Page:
A week, they say, is a long time in politics. How right they are!
When I wrote my column for the last issue of this magazine, the United Kingdom – also known as Great Britain – was very much a single country that was an important member of the European Union. Despite its occasional Euroscepticism, the UK’s membership of the European Union (EU) went back to 1970 when its membership application was eventually accepted after the French had relaxed their initial objection.
Since then, various Conservative Party and Labour Party governments have continued to keep the country within the EU, notwithstanding differences that they have had with the European Union from time to time. Throughout this period, the UK managed to maintain, with pride, its strong sense of identity based on its enviable history as a British empire in which “the sun never sets”. For instance, it held doggedly onto its own currency, the British Pound, instead of adopting the Euro, and onto its own immigration system, instead of allowing use of the Schengen visa which is more convenient for foreign travelers to much of Europe.
However, with anti-EU sentiment growing stronger in an increasing number of countries in Europe, largely in the aftermath of the 2008/9 global recession and following the recent massive wave after wave of illegal North African and Asian immigration into Europe, more EU scepticism manifested itself in Britain. With the rise of the United Kingdom Independence Party (UKIP), which made it into a coalition with the last Conservative Party government that succeeded Labour Prime Minister Gordon Brown’s administration, and with Conservative Party support wavering, Prime Minister David Cameron went into the 7 May 2015 general election with a promise to call a referendum on continuing UK membership of the EU.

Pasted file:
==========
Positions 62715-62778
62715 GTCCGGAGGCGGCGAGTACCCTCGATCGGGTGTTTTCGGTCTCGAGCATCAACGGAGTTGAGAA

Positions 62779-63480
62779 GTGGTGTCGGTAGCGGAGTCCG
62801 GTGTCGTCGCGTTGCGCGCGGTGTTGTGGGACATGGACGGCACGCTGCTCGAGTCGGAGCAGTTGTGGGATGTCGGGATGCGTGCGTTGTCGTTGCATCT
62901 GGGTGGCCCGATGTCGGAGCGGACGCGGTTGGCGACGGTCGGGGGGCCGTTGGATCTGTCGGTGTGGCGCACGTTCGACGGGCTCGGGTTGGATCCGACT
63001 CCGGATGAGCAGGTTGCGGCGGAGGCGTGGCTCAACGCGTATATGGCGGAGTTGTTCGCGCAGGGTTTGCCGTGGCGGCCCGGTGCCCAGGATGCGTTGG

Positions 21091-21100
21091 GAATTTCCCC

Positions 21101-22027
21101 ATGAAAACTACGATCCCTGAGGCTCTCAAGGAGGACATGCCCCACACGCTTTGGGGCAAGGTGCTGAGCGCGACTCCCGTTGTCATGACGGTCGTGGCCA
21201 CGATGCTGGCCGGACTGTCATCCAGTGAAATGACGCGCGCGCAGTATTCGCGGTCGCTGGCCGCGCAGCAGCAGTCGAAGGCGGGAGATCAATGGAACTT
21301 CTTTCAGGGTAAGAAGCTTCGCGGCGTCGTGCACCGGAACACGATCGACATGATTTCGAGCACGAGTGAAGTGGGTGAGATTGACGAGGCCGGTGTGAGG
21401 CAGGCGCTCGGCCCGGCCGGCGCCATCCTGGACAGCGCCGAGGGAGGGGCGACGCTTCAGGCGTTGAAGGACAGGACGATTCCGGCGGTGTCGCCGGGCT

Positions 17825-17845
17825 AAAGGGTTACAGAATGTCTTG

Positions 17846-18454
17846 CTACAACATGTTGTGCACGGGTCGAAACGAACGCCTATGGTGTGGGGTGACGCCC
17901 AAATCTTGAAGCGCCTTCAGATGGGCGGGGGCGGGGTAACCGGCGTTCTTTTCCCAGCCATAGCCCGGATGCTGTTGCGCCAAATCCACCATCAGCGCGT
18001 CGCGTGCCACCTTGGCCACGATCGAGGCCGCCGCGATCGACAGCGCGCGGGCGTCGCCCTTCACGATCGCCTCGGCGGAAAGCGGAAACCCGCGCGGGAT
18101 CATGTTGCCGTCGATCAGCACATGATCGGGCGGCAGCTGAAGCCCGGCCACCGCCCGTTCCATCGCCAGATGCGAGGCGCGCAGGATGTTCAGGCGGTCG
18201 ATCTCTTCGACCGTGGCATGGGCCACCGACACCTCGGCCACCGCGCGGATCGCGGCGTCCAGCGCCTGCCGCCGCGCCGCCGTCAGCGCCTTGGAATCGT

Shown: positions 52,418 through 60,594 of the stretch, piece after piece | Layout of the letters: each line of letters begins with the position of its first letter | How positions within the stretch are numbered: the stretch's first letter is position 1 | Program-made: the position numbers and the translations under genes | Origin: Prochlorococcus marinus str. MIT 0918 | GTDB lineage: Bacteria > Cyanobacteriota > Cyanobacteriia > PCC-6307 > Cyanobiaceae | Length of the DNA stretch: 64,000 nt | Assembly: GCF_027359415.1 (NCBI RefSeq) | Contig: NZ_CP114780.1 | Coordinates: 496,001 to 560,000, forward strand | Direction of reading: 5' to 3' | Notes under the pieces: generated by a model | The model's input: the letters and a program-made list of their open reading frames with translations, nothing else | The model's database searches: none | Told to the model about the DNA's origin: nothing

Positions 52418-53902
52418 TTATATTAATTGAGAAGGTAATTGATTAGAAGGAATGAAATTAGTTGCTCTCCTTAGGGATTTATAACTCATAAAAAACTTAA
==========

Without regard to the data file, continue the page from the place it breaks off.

That referendum took place just over a year later, on Thursday, 24 June 2016 – and the following day the disappointed, pro-EU Mr Cameron tendered his resignation as Prime Minister when the “Brexit” lobby won the referendum by a very slim majority.
Given the very close degree of the world’s interconnectedness today, the entire international community followed events in Britain, in the run-up to and after the referendum, with great interest. While the predominant international view was that the continued presence of the UK in the EU was in the interest of both that country and the international community, just under 52% of British voters saw things differently and made themselves heard.
The narrow margin of that victory means that the UK is now a country divided almost right down the middle when it comes to EU membership. For every five British citizens who are against continued EU membership, almost five others hold the opposite view – equally strongly. They believe that the country would be better served by continuing EU membership. Going forward, this marked difference of opinion is likely to punctuate most or all important policy discussions in that country.